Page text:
Even before any peace push-related drawdowns, the U.S. military is expected to trim troop levels in Afghanistan as part of an efficiency drive by the new commander, a U.S. general told Reuters on Friday, estimating the cuts may exceed 1,000 forces.
U.S. Army General Joseph Votel, the head of the U.S. military’s Central Command, said the decision to reduce some of the roughly 14,000 American forces in Afghanistan was not linked to those peace efforts, however.
Instead, he said it was part of an effort by Army General Scott Miller, who took over the more than 17-year war effort in September, to make better use of U.S. resources.
“This is something that he started as he got into the position here and was looking at how we (can) be as efficient and as effective as we can be on the ground,” Votel said in an interview during a trip to Oman.
Miller’s decision represents a reversal of sorts after years in which the U.S. military sought to slow or halt troop drawdowns under Trump’s predecessor, Barack Obama, and previously lobbied for more troops under Trump.
It was unclear how far along any troop reductions might already be. The Pentagon says U.S. troop levels in Afghanistan are at around 14,000 but adds the number can fluctuate.
Other sources offered lower estimates. Diplomatic sources believe the efficiency push, which has been raising eyebrows in Kabul, was already driving down U.S. troop levels.
“We’re watching this very closely,” said a senior Western diplomat, speaking on condition of anonymity. “It is clear General Miller’s desire to streamline is already having an impact on numbers.”
Asked whether Miller would likely cut more than 1,000 troops from Afghanistan under the efficiency drive, Votel said: “He probably will.”
Votel added that some troops could be moved “over the horizon,” still remotely supporting the war effort from overseas. That, he said, would also reduce vulnerabilities in America’s longest war.
“This is his decision as commander here - how he most effectively uses the resources that he has and trying to be as efficient as he can be,” Votel said, without offering a specific estimate of exactly how many troops Miller may withdraw.
Miller’s spokesman, Army Colonel Dave Butler, declined to speculate on future troop levels. But Butler said Miller would still have surge capabilities into Afghanistan when needed for specific missions.
Costs have increasingly been a focus of discussions between Kabul and Washington. Afghan President Ashraf Ghani recently sent a letter to Trump offering to reduce U.S. expenses in Afghanistan.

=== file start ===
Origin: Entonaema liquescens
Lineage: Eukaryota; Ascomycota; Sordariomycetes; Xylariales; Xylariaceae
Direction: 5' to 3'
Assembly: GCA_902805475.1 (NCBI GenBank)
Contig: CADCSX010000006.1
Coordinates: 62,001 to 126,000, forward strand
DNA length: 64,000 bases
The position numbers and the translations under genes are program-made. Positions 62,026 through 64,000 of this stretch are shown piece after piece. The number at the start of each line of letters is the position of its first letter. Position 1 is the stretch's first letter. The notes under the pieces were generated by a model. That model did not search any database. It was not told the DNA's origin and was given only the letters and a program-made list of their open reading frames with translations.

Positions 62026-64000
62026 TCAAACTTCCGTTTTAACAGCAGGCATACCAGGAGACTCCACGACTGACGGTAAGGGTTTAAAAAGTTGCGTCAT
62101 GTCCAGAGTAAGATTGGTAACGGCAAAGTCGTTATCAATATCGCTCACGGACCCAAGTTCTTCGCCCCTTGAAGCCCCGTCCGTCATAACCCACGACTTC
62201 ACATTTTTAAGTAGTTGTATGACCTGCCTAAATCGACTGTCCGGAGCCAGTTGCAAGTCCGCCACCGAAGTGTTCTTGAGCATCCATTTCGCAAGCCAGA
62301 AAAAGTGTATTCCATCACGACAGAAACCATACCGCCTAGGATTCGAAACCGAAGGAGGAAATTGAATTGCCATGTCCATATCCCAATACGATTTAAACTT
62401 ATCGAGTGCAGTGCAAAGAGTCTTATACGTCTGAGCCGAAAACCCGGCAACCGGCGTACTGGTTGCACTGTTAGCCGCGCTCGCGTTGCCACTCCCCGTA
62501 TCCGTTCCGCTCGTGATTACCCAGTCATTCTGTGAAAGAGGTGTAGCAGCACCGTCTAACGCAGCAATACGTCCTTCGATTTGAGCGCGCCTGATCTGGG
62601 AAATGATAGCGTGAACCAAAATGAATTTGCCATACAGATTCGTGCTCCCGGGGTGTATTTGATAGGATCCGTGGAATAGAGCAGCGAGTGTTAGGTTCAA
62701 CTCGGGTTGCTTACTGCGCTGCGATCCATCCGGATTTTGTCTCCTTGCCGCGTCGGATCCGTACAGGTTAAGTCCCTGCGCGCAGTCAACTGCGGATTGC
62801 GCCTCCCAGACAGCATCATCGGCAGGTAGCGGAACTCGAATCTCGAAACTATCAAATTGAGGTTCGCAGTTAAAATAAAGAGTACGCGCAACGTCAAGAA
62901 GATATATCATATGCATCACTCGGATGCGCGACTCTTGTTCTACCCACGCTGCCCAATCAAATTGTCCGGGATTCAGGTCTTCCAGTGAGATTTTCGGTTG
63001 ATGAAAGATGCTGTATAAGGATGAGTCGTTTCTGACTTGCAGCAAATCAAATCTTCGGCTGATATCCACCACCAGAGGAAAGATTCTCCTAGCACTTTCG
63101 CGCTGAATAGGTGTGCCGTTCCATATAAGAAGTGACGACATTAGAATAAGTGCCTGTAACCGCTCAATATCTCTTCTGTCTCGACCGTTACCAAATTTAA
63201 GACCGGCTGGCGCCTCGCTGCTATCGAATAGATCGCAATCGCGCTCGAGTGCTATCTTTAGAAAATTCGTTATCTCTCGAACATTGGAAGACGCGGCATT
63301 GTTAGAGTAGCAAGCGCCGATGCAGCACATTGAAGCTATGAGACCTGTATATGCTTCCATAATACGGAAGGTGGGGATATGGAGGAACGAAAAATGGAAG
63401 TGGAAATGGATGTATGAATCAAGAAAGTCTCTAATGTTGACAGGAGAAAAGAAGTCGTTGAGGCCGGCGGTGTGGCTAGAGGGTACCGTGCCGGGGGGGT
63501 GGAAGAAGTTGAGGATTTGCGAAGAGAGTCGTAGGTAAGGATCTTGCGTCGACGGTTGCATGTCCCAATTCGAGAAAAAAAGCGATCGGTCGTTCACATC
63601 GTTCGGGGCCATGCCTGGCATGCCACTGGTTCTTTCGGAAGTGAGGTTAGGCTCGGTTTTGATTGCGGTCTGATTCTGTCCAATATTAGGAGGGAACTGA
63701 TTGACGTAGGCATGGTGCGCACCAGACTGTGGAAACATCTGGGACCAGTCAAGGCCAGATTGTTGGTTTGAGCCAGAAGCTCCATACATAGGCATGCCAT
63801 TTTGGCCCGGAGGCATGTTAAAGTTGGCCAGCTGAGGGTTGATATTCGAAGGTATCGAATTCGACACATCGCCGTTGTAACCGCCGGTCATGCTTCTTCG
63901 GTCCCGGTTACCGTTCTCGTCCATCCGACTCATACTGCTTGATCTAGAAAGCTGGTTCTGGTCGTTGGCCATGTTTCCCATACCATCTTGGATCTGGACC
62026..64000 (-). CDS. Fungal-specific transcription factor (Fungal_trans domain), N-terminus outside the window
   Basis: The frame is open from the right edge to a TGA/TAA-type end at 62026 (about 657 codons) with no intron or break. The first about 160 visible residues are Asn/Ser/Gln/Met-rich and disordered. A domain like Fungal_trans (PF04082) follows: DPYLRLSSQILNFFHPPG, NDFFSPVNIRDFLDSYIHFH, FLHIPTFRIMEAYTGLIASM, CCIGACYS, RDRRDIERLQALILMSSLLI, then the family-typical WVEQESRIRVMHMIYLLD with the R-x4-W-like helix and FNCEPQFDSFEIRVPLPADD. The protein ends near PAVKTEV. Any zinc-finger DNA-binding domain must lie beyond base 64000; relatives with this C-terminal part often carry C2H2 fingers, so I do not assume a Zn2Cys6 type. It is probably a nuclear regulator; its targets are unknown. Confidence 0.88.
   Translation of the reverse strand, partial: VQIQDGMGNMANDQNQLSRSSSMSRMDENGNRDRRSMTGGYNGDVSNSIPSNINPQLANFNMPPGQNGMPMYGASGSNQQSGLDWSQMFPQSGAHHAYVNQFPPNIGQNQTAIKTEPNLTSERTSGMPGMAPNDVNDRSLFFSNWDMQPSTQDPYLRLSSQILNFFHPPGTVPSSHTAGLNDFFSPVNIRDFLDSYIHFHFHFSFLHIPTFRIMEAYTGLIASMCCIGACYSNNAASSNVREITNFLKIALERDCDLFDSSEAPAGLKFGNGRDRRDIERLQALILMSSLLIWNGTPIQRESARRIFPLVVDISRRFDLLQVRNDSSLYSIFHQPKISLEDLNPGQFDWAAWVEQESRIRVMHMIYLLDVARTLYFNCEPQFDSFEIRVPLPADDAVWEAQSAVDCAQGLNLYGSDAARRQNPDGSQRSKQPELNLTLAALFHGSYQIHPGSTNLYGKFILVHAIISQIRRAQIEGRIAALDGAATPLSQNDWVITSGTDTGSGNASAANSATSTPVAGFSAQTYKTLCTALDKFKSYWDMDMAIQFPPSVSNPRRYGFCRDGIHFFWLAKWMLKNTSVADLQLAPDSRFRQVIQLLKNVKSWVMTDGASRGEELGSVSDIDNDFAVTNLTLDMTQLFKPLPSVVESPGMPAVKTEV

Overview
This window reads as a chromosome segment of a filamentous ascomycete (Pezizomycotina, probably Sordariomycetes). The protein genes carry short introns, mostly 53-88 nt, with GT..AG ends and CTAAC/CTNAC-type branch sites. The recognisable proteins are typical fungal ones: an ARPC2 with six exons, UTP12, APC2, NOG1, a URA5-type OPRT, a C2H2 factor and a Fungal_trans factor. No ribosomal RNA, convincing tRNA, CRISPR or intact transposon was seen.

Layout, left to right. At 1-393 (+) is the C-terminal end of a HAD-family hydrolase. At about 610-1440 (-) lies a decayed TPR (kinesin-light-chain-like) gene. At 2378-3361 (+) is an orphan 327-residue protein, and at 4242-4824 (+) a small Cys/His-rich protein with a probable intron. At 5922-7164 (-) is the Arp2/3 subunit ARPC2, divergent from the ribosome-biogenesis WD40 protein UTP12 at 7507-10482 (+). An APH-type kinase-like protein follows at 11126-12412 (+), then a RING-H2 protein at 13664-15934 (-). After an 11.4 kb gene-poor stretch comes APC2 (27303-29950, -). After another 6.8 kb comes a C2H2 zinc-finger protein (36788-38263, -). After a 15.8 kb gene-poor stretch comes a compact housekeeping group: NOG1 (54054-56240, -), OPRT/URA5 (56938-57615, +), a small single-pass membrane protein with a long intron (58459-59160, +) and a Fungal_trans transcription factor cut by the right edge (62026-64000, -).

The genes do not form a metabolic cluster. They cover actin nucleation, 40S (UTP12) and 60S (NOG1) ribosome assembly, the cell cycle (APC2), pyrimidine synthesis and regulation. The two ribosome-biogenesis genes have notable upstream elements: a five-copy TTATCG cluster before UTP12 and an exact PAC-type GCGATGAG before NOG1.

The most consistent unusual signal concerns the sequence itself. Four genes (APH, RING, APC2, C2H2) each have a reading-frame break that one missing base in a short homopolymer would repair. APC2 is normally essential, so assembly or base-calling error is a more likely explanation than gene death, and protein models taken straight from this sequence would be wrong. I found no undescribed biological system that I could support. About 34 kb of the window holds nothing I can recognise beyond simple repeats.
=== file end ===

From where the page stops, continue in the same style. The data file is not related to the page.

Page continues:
“How to do this more cost effectively is something that we have been working towards for a long time,” Roya Rahmani, Afghanistan’s ambassador to Washington, told Reuters.
U.S. officials have held several rounds of talks with the Taliban in Qatar since last year in what is widely seen as the most serious bid for peace in the 17-year war. Taliban negotiators will meet their U.S. counterparts on Feb. 18 in Pakistan’s capital, Islamabad.
U.S. officials have told Reuters the military is planning for what a withdrawal of about half of the 14,000 U.S. troops in Afghanistan would look like.
That has raised concerns about whether a smaller force would be able to support the Afghan military and whether other European armies that rely on American helicopters and other support would pull out.
It also raises questions about how big of a U.S. counter-terrorism force might be able to remain in the country.
Votel declined to discuss any internal deliberations, noting he had not received orders for a withdrawal.
Acting U.S. Defense Secretary Patrick Shanahan offered a similar reassurance this week, telling nervous NATO allies on Thursday that any potential U.S. troop withdrawal from Afghanistan will be done in a coordinated fashion.
Asked about Trump’s concerns about endless wars, Votel said: “We don’t want to fight endless wars either. We want to accomplish the mission here.”
“I think the strategy that the president has allowed to get put in place here, the South Asia strategy, focused on reconciliation, has been a good one,” he said.
Beyond U.S. troops in Afghanistan, the Pentagon relies on thousands of private contractors.
A recent report by the U.S. Special Inspector for Afghanistan Reconstruction noted there were an additional 861 Defense Department civilians and 10,698 contractors who were U.S. citizens.
Diplomats familiar with NATO operations told Reuters they believed the number of contractors was not expected to be reduced along with U.S. troop withdrawals, and could actually increase.